Unfortunately, that is a possibility. Intensive care units (esp. NICU and PICU from my experience) are known for the aggressiveness that runs amok within them and they, like many nursing units, like to "punish" attitudes that don't line up with their own. Nursing is a very dysfunctional family. I used to let it bother me when I didn't get the critical kids because I refused to act like a pre-schooler and throw a fit over it. Then, I started just doing my time and getting out of there. It can be difficult when census is low and shifts are hard to come by, but I am still much happier being PRN. I don't have to get all tied up in the politics. They are just not important enough to waste that much energy over. I work to live, not the other way around. I remember how hard it can be - I hope your situation improves!

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Tweety has 28 years experience as a BSN, RN and specializes in Med-Surg, Trauma, Ortho, Neuro, Cardiac.

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They actually show up to work an hour early to get the most critical assignments???? Sounds like a bunch of egomanics. I think your approach is fine. Unless they are dumping the crappiest assignments on you, then just mind your own business. I've never heard of an environment where you have to prove yourself. Prove yourself to who? To these egomanics?

Keep on keeping on and good luck. :)

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Tweety has 28 years experience as a BSN, RN and specializes in Med-Surg, Trauma, Ortho, Neuro, Cardiac.

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i had surgery Wednesday to remove adhesions on my small intestines. I've been in 6 times this year! The previous times I was in I had 100mg Demerol IV push for pain, this time it was only 25mg. Why do you think this happened?

I think you meant to create your own topic, you might try again to post it in as another topic so you get answers to your question. Welcome to allnurses!!

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244 Posts; 3,600 Profile Views

They actually show up to work an hour early to get the most critical assignments???? Sounds like a bunch of egomanics. I think your approach is fine. Unless they are dumping the crappiest assignments on you, then just mind your own business. I've never heard of an environment where you have to prove yourself. Prove yourself to who? To these egomanics?

Keep on keeping on and good luck. :)

Agree.........

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llg has 43 years experience as a PhD, RN and specializes in Nursing Professional Development.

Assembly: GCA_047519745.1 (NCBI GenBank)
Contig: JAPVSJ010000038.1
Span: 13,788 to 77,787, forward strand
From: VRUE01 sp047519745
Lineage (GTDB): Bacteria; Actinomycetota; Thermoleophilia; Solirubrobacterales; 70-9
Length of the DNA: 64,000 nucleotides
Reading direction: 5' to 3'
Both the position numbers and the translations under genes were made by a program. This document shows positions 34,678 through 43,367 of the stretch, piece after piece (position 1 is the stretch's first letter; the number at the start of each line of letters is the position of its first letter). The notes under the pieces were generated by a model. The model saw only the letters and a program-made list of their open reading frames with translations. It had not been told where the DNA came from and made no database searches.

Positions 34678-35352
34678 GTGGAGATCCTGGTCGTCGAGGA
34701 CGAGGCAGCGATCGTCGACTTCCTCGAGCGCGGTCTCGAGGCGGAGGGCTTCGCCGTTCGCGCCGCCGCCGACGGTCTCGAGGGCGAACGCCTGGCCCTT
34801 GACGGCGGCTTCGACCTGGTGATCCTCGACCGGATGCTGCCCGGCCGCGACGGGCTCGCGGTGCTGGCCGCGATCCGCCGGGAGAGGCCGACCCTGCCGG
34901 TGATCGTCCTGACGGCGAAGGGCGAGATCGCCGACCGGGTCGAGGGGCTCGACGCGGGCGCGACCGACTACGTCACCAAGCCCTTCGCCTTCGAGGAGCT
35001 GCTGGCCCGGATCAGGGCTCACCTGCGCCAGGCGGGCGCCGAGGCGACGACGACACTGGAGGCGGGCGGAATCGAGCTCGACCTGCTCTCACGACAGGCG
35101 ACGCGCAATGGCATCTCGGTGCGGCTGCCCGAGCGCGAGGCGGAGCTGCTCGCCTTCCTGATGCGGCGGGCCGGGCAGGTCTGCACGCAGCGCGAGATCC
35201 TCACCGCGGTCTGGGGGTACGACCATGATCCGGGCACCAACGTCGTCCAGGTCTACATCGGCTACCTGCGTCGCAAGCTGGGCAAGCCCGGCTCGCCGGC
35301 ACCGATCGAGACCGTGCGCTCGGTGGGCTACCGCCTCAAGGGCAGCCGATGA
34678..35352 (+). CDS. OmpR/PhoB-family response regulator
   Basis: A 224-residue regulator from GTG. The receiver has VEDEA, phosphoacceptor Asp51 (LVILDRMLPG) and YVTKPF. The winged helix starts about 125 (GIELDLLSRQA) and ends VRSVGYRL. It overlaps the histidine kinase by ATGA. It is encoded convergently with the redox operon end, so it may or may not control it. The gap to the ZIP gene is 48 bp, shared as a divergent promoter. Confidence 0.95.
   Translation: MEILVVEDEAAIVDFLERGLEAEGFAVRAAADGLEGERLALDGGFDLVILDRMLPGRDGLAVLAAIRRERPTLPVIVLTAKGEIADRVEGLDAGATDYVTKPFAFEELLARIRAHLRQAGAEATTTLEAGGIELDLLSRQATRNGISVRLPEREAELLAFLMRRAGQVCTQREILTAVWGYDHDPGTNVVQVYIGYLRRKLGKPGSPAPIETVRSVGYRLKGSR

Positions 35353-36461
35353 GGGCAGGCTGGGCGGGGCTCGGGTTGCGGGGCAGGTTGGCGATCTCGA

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I Why do I feel like a bad nurse for doing that? What do I really have to prove- that I am a good nurse, or that I am politically savvy? :o

You may feel like a bad nurse because you have not won/earned the respect of your coworkers and you are aware that they are not entrusting the sickest patients to your care. This hinders the development of your skills in taking care of such patients and your advancement in your chosen profession. No wonder you feel bad! Feeling bad is a very reasonable reaction to that situation!

I'm not saying it's right that your unit requires you to play that particular game to get ahead, I'm just saying that's probably why you feel bad. It's probably best to put that out in the open so that you can make a decision about what you want to do about it.

Nursing is not just a process between one nurse and one patient. Nursing happens in the context of a unit -- and the interpersonal dynamics of the team can't be ignored. If you are content for them to consider you a "second string team member," then you can do nothing different and go on as you have been doing. If you want their respect, the better patient assignments and the learning opportunities that come with them, the possibility of career advancement someday (being a preceptor, charge nurse, etc.), then you are going to have to make a few changes. It's your decision.

You may not have to compromise your values to earn their respect. You may be able to do so by making just a few changes that you can live with. For example, you might be able to pay particular attention to offering help to other people who are busy, getting involved with those patients, and showing them that you can work with those types of patients. Perhaps you could come into work a few minutes earlier (not a whole hour, that's unreasonable) and "be seen" by the senior staff as taking an interest in your assignment, learning, etc. The image of "just coming in and focusing on your assignment" can sometimes be perceived by others as being not very interested in expanding your skills. It looks like that is what is happening here. Your willingness to just focus on your assignment and not "play politics" is being perceived as a lack of interest in continued learning.